Isaac opened the door and looked in on a vast expanse of desert. Rolling sand dunes surrounded him in all directions, with a blue sky above. He could feel the dry wind speckled with a few grains of sand hitting his face. Isaac stood in a doorway that felt more like a tear in the reality of the desert, than an entrance to a cabin.

An attractive stewardess stood in the midst of the swirling sands next to a typical looking airline chair. “Welcome to your experience, Mr. Enwick, please sit” the stewardess smiled politely.

Isaac sat slowly into the chair.

“World Union Airlines welcomes you to your personalized entertainment experience. If at any time you need any assistance please simply say the word ‘Pause’, and we will be right with you. Go ahead and try it now.” said the stewardess.

“Pause” said Isaac, and the landscape around him suddenly froze in place. The grains of sand in the air promptly fell and were absorbed into the floor.

“Please enjoy” said the stewardess as she evaporated into dust herself.

The dust began to blow much more forcefully. Isaac squinted to keep the dust out of his eyes, as the horizon became clouded in blowing sand.


Once there was a fisherman.

The dust parted and Isaac found his chair floating in a shallow sea near a desert shore. He heard a splashing noise, and saw a man near the shore dressed in dirty and tattered white robes, with more of the same cotton wrapped around his head. The fisherman had a brown and weather worn face and a long scraggly beard. The man trudged laboriously through the water, carrying an old fishing net over his shoulder.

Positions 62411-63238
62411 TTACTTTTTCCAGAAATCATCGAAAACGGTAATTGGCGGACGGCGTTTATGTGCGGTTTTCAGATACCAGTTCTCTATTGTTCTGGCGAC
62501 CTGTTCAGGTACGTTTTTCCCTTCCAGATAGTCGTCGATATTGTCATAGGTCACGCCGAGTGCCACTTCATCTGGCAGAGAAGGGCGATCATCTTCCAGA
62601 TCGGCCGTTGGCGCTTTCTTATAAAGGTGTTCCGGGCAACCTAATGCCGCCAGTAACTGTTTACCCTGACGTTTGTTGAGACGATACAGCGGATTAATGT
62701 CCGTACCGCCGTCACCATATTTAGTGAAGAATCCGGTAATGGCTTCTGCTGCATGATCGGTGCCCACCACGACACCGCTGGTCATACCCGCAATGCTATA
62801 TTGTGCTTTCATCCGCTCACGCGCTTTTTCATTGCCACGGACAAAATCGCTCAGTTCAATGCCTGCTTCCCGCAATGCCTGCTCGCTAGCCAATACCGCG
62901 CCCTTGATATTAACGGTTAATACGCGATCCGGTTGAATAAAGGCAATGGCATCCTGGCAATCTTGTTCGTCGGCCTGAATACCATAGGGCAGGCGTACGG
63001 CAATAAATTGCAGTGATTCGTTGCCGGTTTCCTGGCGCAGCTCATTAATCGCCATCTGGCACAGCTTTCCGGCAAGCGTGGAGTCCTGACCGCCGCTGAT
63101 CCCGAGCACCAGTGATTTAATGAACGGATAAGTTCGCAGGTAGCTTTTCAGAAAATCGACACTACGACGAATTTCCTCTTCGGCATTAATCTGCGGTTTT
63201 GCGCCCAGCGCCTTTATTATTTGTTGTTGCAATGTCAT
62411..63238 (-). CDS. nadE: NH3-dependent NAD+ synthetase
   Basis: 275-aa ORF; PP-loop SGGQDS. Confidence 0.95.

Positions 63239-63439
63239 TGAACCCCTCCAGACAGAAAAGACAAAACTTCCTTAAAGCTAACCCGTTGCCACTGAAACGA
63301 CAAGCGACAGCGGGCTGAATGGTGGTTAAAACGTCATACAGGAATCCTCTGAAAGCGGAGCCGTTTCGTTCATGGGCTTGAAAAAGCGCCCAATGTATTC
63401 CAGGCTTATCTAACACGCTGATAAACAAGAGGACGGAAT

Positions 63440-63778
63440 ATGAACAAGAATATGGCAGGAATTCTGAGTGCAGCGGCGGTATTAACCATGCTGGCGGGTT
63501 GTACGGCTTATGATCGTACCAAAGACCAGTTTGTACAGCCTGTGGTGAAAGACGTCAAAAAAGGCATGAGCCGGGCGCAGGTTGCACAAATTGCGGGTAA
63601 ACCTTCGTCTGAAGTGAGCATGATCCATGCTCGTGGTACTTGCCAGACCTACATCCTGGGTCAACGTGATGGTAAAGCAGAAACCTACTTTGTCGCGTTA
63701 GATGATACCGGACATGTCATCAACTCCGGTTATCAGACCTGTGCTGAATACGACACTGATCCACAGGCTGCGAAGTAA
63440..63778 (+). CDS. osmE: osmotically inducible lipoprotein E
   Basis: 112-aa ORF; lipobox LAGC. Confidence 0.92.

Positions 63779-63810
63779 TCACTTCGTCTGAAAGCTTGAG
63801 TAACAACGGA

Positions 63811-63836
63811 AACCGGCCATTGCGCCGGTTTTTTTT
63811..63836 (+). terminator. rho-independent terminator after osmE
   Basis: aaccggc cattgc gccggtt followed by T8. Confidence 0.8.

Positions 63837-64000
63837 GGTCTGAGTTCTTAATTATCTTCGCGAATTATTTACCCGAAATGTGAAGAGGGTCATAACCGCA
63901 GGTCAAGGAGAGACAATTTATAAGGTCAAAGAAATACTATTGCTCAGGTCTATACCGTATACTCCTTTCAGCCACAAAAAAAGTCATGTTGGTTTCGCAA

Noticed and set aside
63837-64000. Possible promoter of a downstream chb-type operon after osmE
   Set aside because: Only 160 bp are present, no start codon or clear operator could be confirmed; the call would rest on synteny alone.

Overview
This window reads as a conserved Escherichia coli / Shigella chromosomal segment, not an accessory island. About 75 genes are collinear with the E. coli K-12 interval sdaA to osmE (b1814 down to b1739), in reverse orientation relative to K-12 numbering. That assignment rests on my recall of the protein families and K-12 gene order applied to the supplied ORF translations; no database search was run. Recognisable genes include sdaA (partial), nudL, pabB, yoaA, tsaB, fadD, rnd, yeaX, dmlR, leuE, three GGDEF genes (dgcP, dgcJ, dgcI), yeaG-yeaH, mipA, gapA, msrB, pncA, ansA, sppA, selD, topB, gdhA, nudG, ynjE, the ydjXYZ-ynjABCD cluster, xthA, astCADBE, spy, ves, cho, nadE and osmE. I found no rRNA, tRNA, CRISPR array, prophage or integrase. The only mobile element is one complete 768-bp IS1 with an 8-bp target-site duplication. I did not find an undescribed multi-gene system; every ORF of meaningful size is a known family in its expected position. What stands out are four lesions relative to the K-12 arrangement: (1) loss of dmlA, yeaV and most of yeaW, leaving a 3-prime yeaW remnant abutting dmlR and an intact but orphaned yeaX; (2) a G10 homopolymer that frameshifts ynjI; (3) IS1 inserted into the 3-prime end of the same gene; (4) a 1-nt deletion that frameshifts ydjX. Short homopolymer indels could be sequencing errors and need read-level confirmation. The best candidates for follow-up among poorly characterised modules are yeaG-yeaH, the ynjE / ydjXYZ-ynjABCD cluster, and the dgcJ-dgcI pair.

Every day this fisherman would throw out his net four times.

The net made a splash as it landed a couple of meters from Isaac. The fisherman, let the net settle to the seabed. But, when the fisherman began to pull on the the net it became stuck on something. The fisherman pulled and pulled, but the net would not come free. So the fisherman threw his meager clothing to the shore and dove in to retrieve his net.

After a struggle, the fisherman emerged from the water, laboriously hauling the net over his shoulder, dragging some kind of heavy body behind him.